Ourtzargh to Fes

At 8am the next morning, we’re on the road again, winding our way up and down a few hills on rickety roads, mostly in first or second gear and always with the reservoir to our right. Finally we leave the reservoir and turn southwards. The landscape changes to more and more brown-tones. We climb up one long hill and when we turn a corner, suddenly there is a moment of magic in the landscape that stops us in our tracks. We park Emma by the side of the road and for the next two hours we delve into the grand silence of these mountains that look just like giant sand dunes but are more like stone or maybe clay, to the touch.

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We climb up one long hill and when we turn a corner, suddenly there is a moment of magic in the landscape that stops us in our tracks. We park Emma by the side of the road and for the next two hours we delve into the grand silence of these mountains that look just like giant sand dunes but are more like stone or maybe clay, to the touch.

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I take the opportunity of a sunny, quiet morning to do a whole lot of admin regarding the Bandoneon Days I’m organizing in Germany next April, as well as the Tango Mango next August (for which the booking lines aren’t yet open though the programme is shaping up nicely). What a spectacular ‘office’! An older guy in a brown Djellaba joins me at the top of the hill and sits down some 20m from me, remaining in one position for over an hour while I’m on the phone to various people and moving about – sitting down, getting up, walking around and sitting down again. How can he sit still for so long, and in such an awkward position???

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Note the shape of the random piece of plastic (don’t get me going on plastic here, it’s another whole chapter in its own right!), also in the Moroccan reclining position!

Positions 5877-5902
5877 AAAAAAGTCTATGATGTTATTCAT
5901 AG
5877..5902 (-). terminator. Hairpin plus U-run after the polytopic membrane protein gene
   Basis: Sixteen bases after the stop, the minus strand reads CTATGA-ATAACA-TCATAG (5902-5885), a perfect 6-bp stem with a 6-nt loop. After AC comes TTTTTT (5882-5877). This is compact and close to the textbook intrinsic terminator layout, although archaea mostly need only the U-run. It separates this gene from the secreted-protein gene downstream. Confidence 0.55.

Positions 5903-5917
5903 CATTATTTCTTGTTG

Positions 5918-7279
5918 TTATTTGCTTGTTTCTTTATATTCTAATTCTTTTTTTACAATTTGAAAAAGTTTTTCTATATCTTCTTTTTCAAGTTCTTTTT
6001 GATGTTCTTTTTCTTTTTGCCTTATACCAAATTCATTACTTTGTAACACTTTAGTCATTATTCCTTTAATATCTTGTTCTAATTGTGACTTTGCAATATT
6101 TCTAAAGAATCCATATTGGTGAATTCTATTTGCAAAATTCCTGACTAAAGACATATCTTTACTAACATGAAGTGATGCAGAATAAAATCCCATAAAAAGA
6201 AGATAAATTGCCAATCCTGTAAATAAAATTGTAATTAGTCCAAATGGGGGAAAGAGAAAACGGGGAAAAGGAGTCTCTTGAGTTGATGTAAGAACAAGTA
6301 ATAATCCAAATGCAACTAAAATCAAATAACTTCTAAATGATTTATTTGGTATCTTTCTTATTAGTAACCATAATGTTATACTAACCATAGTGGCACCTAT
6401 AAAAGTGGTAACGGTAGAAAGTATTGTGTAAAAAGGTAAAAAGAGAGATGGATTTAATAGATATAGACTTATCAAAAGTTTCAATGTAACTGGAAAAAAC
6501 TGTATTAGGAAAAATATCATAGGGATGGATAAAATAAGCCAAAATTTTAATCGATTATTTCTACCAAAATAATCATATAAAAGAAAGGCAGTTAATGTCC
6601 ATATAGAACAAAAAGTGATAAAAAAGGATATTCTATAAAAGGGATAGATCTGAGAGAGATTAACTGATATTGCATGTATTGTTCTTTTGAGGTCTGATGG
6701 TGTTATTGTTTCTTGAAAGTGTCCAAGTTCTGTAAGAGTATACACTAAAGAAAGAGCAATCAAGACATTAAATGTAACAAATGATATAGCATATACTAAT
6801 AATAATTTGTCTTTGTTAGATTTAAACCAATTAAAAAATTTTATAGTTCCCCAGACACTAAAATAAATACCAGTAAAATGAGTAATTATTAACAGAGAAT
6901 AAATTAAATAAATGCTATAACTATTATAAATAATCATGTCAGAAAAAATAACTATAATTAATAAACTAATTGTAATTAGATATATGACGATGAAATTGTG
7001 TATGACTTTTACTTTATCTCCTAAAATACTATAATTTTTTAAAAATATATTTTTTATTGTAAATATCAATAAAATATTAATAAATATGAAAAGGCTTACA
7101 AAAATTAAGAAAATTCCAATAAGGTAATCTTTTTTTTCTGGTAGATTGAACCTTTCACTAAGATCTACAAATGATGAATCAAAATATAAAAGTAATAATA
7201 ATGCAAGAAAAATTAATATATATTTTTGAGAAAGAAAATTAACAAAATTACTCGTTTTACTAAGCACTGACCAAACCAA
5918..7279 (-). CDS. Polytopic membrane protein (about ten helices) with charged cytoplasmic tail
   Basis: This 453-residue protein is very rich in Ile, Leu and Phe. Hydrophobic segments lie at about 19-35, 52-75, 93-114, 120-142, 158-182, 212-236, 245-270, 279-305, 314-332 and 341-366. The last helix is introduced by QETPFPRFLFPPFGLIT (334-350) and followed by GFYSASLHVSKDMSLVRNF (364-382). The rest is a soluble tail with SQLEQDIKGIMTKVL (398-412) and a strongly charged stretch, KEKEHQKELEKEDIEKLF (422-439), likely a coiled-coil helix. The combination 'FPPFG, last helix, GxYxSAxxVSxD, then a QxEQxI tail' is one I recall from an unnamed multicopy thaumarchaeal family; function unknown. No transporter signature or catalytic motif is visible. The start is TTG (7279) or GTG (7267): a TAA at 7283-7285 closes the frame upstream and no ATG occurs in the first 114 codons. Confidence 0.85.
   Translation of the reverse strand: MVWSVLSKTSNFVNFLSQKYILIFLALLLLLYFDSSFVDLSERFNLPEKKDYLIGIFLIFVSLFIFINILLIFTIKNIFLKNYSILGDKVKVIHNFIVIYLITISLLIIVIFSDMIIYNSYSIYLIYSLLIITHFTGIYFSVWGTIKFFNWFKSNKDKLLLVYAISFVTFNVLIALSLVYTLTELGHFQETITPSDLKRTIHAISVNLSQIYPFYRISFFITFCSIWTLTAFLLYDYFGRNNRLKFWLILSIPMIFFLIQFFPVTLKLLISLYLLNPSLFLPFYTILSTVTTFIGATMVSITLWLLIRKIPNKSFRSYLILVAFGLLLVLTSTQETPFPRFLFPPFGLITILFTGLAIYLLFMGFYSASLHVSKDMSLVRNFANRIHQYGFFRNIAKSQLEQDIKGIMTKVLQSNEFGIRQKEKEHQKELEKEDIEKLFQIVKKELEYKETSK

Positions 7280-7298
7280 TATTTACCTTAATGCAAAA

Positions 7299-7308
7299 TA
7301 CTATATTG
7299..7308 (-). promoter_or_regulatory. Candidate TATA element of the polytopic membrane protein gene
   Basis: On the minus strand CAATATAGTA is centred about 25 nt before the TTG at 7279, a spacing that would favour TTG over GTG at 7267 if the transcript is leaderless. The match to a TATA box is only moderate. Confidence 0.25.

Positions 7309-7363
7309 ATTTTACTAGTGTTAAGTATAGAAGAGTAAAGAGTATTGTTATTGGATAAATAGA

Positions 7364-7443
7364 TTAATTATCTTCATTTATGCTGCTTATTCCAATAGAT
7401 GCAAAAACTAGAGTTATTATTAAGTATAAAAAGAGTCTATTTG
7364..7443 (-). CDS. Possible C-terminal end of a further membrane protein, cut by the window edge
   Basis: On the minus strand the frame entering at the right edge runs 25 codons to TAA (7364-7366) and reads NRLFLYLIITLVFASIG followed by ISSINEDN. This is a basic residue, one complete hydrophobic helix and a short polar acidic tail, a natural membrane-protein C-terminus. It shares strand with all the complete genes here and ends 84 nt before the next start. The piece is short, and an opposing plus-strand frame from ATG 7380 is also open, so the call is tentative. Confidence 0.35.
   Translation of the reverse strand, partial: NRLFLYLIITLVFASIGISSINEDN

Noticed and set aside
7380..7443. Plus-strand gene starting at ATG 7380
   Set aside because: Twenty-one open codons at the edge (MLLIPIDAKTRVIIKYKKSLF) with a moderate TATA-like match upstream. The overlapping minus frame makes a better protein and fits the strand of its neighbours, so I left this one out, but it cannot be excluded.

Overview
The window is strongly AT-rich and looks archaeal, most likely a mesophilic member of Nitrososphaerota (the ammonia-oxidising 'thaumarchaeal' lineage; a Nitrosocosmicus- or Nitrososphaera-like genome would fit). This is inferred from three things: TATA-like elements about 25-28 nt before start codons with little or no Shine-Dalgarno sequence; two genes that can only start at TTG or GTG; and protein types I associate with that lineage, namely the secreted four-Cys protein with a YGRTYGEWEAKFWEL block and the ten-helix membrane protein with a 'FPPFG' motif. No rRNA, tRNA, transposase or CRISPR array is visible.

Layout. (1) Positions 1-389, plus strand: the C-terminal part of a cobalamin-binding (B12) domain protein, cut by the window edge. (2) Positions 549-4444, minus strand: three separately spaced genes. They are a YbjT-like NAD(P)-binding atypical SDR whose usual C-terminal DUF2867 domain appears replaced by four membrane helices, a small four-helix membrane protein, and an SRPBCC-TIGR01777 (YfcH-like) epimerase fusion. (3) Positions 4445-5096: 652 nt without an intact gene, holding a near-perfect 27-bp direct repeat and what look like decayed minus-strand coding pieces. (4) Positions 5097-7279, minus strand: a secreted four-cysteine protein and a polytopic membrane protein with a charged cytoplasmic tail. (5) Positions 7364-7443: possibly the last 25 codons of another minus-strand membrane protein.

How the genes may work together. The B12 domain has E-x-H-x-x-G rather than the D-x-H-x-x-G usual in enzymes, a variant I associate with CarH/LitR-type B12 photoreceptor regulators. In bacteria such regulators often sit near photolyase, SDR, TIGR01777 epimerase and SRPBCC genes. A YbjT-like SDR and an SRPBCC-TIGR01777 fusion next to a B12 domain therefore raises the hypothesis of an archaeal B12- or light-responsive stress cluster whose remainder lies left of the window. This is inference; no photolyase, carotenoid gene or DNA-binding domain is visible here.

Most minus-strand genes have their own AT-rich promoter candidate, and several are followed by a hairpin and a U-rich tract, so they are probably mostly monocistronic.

Eventually, two little kids appear over the brow of the hill and he gets up and walks away with them. Maybe he’s their grandfather and he was waiting for them to come out of Kindergarten. They can only have been 4 and 6 years old at the most.

The air in Morocco is special in general (except in the cities of course), but up here in particular. Somehow, it goes deeper into the lungs… it’s hard to describe.

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After our sunny stop on what feels like the top of the world, we descend into a large plain. We are passing a field where a family has stopped their work of ploughing and sowing to share a big tagine between them. They wave at us and motion us to stop and join them, so we do. We grab a few fruits, oranges, tomatoes etc. and join them. They are so friendly, everyone smiling and welcoming us to their meal and to Morocco in general. The food is most delicious, a large plate of couscous and a chicken on top. Then that gets pushed aside and out comes another dish, equally delicious, artichoke stems and beef. Of course it’s Friday, which is their Sunday, hence the special nature of the meal and possibly also the very open invitation for others to join. We’re not the only ones who get invited. Any passing car gets flagged down, everyone stops to share food or just for a chat. We speak with each other in a mixture of french, arabic, hands and feet. The mother of the family, the cook, stands a little off to one side, having brought the meal, laughing and joking. She oozes joy. It can’t be an easy life, but the people look content.

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An hour later, they pack the food away, the men return to the plough and the sacks full of beans to sow, the matriarch takes her granddaughter by the hand and walks off down a long straight field path back to the house in the distance and we drive on, full of food and good feelings.

For those who wonder which road we’ve been following during the last few days, it was the R419, and as we come up to where it joins the National road to Fes, we feel like we are leaving a magical world, like waking from a dream.

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For all photos of this chapter, click here


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